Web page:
Security – Part Three: Generating ESXi Host Certificates

In order to secure connections between clients, ESXi host systems and the vCenter Server system SSL is used. When an ESXi host system or vCenter Server system is installed, the installation will include SSL certificates by default to establish an initial connection. In order to connect ESXi host systems to a managed vCenter Server system and to connect to those managed objects the SSL certificate is used.

For SSL certificates generated in VMware products these use standard X.509 version 3 (x.509v3) certificates to encrypt session information over the SSL protocol connections between the client and the server.  When replacing the default ESXi host system and vCenter Server system you are required to generate your SSL certificates to conform to the Privacy Enhanced Mail (PEM) key format and to be signed. The key used to sign certificates must be a standard RSA key with an encryption length which ranges between 512 and 4.096 bits, where the VMware recommendation is 2,048.

If you replace a certificate with one signed by your own local root CA or plan to use the default certificates, you must pre-trust the certificate by importing into the local certificate store for each vSphere Client instance. For certificates signed by a local root CA you must pre trust any valid default certificates you will continue to use on the vCenter Server system. For ESXi host systems that are exposed to the internet, you should use a trusted commercial security authority.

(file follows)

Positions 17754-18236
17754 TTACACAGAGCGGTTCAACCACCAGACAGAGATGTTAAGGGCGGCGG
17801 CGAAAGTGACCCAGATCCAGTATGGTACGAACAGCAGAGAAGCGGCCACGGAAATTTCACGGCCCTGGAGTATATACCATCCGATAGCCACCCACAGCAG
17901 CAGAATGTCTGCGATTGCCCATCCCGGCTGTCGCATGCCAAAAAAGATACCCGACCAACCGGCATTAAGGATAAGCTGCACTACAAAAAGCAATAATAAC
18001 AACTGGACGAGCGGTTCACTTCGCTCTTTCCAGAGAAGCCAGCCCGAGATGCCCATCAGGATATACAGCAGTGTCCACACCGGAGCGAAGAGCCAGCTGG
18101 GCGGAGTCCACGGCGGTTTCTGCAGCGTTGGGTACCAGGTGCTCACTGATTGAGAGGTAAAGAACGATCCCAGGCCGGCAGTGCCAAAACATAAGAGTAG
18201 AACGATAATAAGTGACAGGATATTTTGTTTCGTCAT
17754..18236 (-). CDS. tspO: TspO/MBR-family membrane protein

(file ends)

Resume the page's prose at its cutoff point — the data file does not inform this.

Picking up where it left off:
On an ESXi host system, the two default certificate files are located at:

  • Private Key – /etc/vmware/ssl/rui.key
  • Certification File – /etc/vmware/ssl/rui.crt

In order to replace the default SSL certificates perform the following on an ESXi host system:

1) Connect to the ESXi host system using a SSH client as root user.

2) Create a backup of the existing certificates if they exist on the ESXi host system.

/etc/vmware/ssl # mv rui.crt rui.crt.backup
/etc/vmware/ssl # mv rui.key rui.key.backup

3) Generate the new certificates on the ESXi host system or replace the default certificate with CA signed certificate.

/bin # generate-certificates

4) Restart the services or alternatively restart the ESXi host system.

services.sh restart

We may also configure timeout values that can affect the SSL connection for when a connection becomes idle that can be configured for an ESXi host system. By default, SSL connections between the server and the client do not timeout. There are two timeout settings which can be configured on an ESXi host system, these being:

  • Read Timeout – connections that have completed the SSL handshake process using TCP service port 443 of the ESXi host system.
  • Handshake Timeout – connections that have not completed the SSL handshake process using TCP service port 443 of the ESXi host system.

The timeout values can be configured by connecting to an ESXi host system using a SSH client and modifying the file ‘/etc/vmware/hostd/config.xml’ file and adding the below which requires a  restart of the vmware-hostd process to apply the configuration change.

<vmacore>
  <http>
     <readTimeoutMs>20000</readTimeoutMs>
  </http>
  <ssl>
    <handshakeTimeoutMs>20000</handshakeTimeoutMs>
  </ssl>
</vmacore>
services.sh restart
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